Angie Daquiado, 31, said her husband works as a construction worker in Quezon City. To be relocated outside Manila means transportation fare would be costly. She said her husband’s income is just enough to support their family. They have three children, with the eldest only five years old. She said for now, her husband’s income can suffice for all their expenses. “But what about in the future?” she said. She said they cannot afford to live far away from the city.

Angie Daquiado, one of the residents affected of the demolition. (Photo by A. Umil/ Bulatlat)
Angie Daquiado, one of the residents affected of the demolition. (Photo by A. Umil/ Bulatlat)

Bagasbas said many residents who agreed to be relocated eventually returned to San Roque. Some who agreed to voluntary demolition in exchange for cash from the NHA have not left the area, because they had not been relocated. “They are left to fend on their own,” she told Bulatlat.

Kadamay asserts on-site development instead of driving the urban poor away from the communities they have built for the past years. “This means providing affordable services, instead of worsening the problem of homelessness and covering it up with band aid solutions,” said Gloria Arellano, Kadamay chairperson.

Recognize renters, sharers

Bagasbas said some residents were not being recognized by the NHA in their data gathering. Renters, sharers and those who were not covered by the NHA survey in 2009 – thus, automatically disqualified – cannot avail of NHA housing, said Bagasbas.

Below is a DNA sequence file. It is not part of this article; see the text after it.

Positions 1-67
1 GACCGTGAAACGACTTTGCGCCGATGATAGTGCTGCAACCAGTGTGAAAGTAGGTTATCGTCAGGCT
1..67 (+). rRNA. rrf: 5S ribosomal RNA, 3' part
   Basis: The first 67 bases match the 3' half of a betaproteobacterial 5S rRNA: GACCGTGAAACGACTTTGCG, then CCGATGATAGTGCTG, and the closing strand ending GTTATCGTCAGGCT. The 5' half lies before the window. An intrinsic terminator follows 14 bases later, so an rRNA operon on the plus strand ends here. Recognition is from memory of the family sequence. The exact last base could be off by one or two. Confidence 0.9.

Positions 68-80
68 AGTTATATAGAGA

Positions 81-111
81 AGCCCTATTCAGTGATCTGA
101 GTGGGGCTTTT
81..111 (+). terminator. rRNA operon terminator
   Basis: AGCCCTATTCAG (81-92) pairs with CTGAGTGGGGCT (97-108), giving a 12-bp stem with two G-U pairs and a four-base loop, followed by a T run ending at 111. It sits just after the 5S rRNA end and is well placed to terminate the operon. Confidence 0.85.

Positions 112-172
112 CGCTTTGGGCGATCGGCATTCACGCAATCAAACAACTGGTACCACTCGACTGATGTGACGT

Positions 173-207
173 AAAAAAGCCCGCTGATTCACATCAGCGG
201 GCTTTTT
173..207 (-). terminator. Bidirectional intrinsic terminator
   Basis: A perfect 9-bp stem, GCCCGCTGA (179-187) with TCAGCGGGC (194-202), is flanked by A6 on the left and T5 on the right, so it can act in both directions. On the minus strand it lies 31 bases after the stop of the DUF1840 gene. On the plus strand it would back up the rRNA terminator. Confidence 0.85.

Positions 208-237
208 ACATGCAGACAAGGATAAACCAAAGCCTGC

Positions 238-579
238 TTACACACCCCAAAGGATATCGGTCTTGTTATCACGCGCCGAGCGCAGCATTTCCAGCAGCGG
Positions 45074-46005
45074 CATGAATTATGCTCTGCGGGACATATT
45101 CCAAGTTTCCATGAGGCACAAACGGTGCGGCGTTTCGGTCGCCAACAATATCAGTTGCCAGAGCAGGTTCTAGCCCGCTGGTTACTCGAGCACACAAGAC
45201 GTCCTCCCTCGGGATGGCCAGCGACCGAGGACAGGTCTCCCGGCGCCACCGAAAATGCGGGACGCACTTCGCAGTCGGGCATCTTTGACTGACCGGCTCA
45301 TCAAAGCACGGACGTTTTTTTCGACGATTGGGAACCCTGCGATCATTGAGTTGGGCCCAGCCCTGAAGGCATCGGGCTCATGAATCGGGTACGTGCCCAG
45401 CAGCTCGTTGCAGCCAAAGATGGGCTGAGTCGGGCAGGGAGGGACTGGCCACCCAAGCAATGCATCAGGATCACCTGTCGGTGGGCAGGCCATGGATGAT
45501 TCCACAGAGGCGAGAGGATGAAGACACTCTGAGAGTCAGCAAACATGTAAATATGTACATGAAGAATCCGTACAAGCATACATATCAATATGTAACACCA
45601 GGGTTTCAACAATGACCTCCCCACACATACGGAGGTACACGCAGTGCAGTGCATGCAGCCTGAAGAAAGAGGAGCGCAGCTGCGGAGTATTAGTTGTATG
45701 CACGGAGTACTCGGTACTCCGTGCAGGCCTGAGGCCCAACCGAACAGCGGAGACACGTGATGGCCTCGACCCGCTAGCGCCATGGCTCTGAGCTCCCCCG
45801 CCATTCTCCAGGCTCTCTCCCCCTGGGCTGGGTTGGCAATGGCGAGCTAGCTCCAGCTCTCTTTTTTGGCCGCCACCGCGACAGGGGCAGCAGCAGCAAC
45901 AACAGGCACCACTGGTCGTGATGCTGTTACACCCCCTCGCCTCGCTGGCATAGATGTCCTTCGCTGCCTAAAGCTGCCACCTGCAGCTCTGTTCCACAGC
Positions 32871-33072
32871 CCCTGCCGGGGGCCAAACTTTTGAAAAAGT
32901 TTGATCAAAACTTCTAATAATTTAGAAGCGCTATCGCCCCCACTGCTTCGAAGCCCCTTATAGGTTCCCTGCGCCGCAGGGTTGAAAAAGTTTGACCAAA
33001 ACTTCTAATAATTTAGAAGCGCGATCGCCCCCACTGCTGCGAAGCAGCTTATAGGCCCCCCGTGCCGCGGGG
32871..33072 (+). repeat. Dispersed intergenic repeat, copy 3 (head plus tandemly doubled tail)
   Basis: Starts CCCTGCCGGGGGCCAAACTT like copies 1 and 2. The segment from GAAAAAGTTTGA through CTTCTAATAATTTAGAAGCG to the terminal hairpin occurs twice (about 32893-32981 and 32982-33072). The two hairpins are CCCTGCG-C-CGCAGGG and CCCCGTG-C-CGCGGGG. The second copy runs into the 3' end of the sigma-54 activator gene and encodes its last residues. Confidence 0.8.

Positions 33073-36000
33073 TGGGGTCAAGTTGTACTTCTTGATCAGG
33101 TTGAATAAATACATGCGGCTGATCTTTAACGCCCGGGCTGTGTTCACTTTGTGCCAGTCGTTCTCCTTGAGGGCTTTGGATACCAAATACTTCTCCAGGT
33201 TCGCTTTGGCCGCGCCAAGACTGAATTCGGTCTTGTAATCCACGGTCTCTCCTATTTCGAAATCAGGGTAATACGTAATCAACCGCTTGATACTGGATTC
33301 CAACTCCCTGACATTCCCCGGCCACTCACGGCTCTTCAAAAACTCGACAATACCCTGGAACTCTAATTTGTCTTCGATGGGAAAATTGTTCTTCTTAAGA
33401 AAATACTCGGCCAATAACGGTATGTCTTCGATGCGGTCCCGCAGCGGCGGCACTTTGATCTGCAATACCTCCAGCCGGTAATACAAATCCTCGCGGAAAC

“Sweet,” (name withheld on request) a renter in Samanaka street in San Roque, said they were disqualified because they were not surveyed by the NHA in 2009. She found it absurd that she only found out she was disqualified when she received a demolition notice in December 2016. She said she submitted requirements in the NHA few years back. When she asked the NHA what happened to her papers, she was told that her documents went missing after the turnover of NHA administration last year.

She now lives in uncertainty, with the looming demolition. She and some residents had agreed with the NHA that they will move inward to give way for the project, but they can never be assured that no demolition will take place. “Where will we go?” she said, adding that Ayala is determined to get rid of the community.

Kadamay said that the NHA should cater to all who are homeless and underprivileged. The group asserts that the NHA recognizes all affected residents.

‘Look for solutions, not problems’

Arellano said demolishing houses is never a solution to the longtime problem of homelessness in the country. She said at this point, after the occupation of thousands of urban poor in Pandi, Bulacan, the government should be looking for solutions and not aggravate the problem.

Sitio San Roque, Quezon City. (Photo by A. Umil/Bulatlat)
Sitio San Roque, Quezon City. (Photo by A. Umil/Bulatlat)

“Pushing through with the demolition will only add to the number of homeless,” she said.

Arellano said the demolition of San Roque contradicts President Rodigo Duterte’s pledge that there will be no demolition without relocation.

Kadamay will always fight for the people’s right to housing and vow to resist, together with the residents of San Roque the demolition, Arellano said.

“Kadamay believes that free mass housing should encompass all urban poor Filipinos, especially those who need it most. This entails the right to adequate shelter under this time of extreme poverty. It also means that existing urban poor communities should be respected and ushered into greater community development, not torn down,” she said.